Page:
Comet Garrad C/2009 P1

Got a question on astronomy that you'd wanted to ask? Ask your questions here and see if the old timers can give you some good answers.
Post Reply
User avatar
rcj
Vendor
Posts: 2983
Joined: Sun Sep 28, 2003 1:46 am
Location: Katong
Contact:

Comet Garrad C/2009 P1

Post by rcj »

Hi all,

Been quite a while since we last saw a nice comet. Here's one which may hold some promise and located in an area of the sky away from the sun's glare - Garrad C/2009 P1.

It is currently in the constellation of Pegasus at magnitude 8.2, with a 9' coma. It is expected to brighten by 0.7 magnitudes, and gradually moving towards Sagitta/Aquila region end of this month. At this magnitude, it is possible to already image it with our DSLRs in semi-dark skies.

Finder chart can be seen
here.

Have fun!
Photon Bucket
http://www.celestialportraits.com
Facebook page: celestialportraits

User avatar
Tachyon
Posts: 2034
Joined: Wed Jun 01, 2005 11:40 am
Location: Bedok

Post by Tachyon »

Yes, I have been following it with the RASO.

This was taken on 1 Aug, exposure 5 mins:

Image
[80% Steve, 20% Alfred] ------- Probability of Clear Skies = (Age of newest equipment in days) / [(Number of observers) * (Total Aperture of all telescopes present in mm)]

User avatar
starfinder
Posts: 1038
Joined: Tue May 25, 2004 11:15 pm
Location: River Valley / Tanglin Road
Contact:

Post by starfinder »

Thanks Remus for another lead!

I took some images of the comet this evening.

Here is one taken at 9:53pm (5 Aug 2011 1353UTC)
Position at: RA: 21h 20m 43s Dec: +13°45'33" (Equatorial 2000)

Imaging details: Meade LX-90 8"SCT f/10. Canon EOS60D, 20s, ISO 800.

Immediately below is the original image, full field of view.

Below that is a screen capture of The Sky6 software showing roughly the same field of view as the camera. From the pattern of the stars, we can see that the field of view matches.

So the identity of the object as Comet C/2009 P1 (Garradd) is I think confirmed. However, I hope to take another image soon to see if the comet's movement can be detected.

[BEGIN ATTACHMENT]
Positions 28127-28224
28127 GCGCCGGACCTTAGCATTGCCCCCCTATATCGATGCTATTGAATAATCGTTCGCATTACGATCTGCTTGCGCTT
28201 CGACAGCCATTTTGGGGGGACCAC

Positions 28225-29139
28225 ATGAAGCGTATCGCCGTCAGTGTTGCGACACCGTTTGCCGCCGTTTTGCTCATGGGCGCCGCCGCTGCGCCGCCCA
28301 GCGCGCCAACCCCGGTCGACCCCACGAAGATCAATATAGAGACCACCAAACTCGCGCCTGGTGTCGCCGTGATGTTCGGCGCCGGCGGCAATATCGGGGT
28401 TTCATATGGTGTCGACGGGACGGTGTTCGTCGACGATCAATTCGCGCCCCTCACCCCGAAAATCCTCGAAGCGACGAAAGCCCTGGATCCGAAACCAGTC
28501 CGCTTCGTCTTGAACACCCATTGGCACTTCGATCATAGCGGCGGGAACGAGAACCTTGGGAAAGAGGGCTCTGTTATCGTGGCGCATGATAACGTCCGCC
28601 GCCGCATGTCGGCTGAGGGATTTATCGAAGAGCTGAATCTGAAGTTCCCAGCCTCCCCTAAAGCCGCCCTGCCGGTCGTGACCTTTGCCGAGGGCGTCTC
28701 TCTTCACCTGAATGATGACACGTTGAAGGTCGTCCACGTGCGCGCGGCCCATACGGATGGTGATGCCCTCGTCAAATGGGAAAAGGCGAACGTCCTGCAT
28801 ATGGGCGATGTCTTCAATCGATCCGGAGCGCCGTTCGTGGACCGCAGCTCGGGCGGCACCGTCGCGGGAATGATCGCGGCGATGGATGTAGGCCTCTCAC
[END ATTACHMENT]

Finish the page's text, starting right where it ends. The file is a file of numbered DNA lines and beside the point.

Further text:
The reference star is SAO 107049 of mag 8.73.
According to the BAA's Comet Section, the comet's magnitude is now around 8.5:
http://www.ast.cam.ac.uk/~jds/


The third item below is the same image at 100% (cropped).

Visually, I thought I may have seen the comet through the eyepiece just now, but not certain. Will try again to confirm.

Image

Image

Image

User avatar
starfinder
Posts: 1038
Joined: Tue May 25, 2004 11:15 pm
Location: River Valley / Tanglin Road
Contact:

Post by starfinder »

I can now confirm that there is no doubt it is the comet, for the image below (20s at ISO1600) shows that it has moved quite a lot. In the words of Galileo, "Eppur si muove".

This was was taken at 11:07pm local time (1507UTC), i.e. 1 hr 14 mins after the first one.

Using the planetarium software, I estimate the movement to be about 2 arc minutes based on a comparison of the distances of the other stars with each other.

I also attempted another visual observation of it. I used a 14mm eyepiece, for about 143x power. I am confident that I did indeed manage to observe the comet from here in central Singapore. This was with direct vision. The object looked different from the surrounding pinpoint stars (around mag 9 to 10), as it was diffuse but with a brighter core. It is not bright or obvious, but once seen it is clearly there.

For the record, the comet was in the constellation Pegasus, near the border with Equuleus and Delphinus, and not too far from the globular cluster M15.

Now, let's hope it brightens, and not just moves.

Image

User avatar
rcj
Vendor
Posts: 2983
Joined: Sun Sep 28, 2003 1:46 am
Location: Katong
Contact:

Post by rcj »

wow you guys are fast! brilliant! still waiting for my camera.... today's weather looked good too.
Photon Bucket
http://www.celestialportraits.com
Facebook page: celestialportraits

User avatar
starfinder
Posts: 1038
Joined: Tue May 25, 2004 11:15 pm
Location: River Valley / Tanglin Road
Contact:

Post by starfinder »

Ok, I've made a side-by-side montage of the same two frames.
As I was using a alt-azi mount, I had to rotate the 2nd image to the exact same orientation as the first one, and then cropped the two to have the exact same rectangular field of view.

Now the comet's movement in just over an hour can clearly be seen.
(Edit: I've boosted the brightness of the frame on the left (taken at ISO 800) to make the stars near the comet easier to see and also to be similar in brightness to the frame on the right (taken at ISO 1600))


Image

User avatar
Gary
Posts: 3790
Joined: Tue Sep 30, 2003 7:06 am
Location: Toa Payoh
Contact:

Post by Gary »

Great stuff Gavin! It moved!
http://www.astro.sg
email: gary[at]astro.sg
twitter: @astrosg


"The importance of a telescope is not how big it is, how well made it is.
It is how many people, less fortunate than you, got to look through it."
-- John Dobson.

User avatar
Airconvent
Super Moderator
Posts: 5628
Joined: Tue Sep 30, 2003 11:49 pm
Location: United Federation of the Planets

Post by Airconvent »

Great effort Gavin. Always amazed at your energy!
Its so convenient to have a good balcony and an LX90...haha.
Do keep on capturing it as it grows brighter! [smilie=cute.gif]
The Boldly Go Where No Meade Has Gone Before
Captain, RSS Enterprise NCC1701R
United Federation of the Planets

Post Reply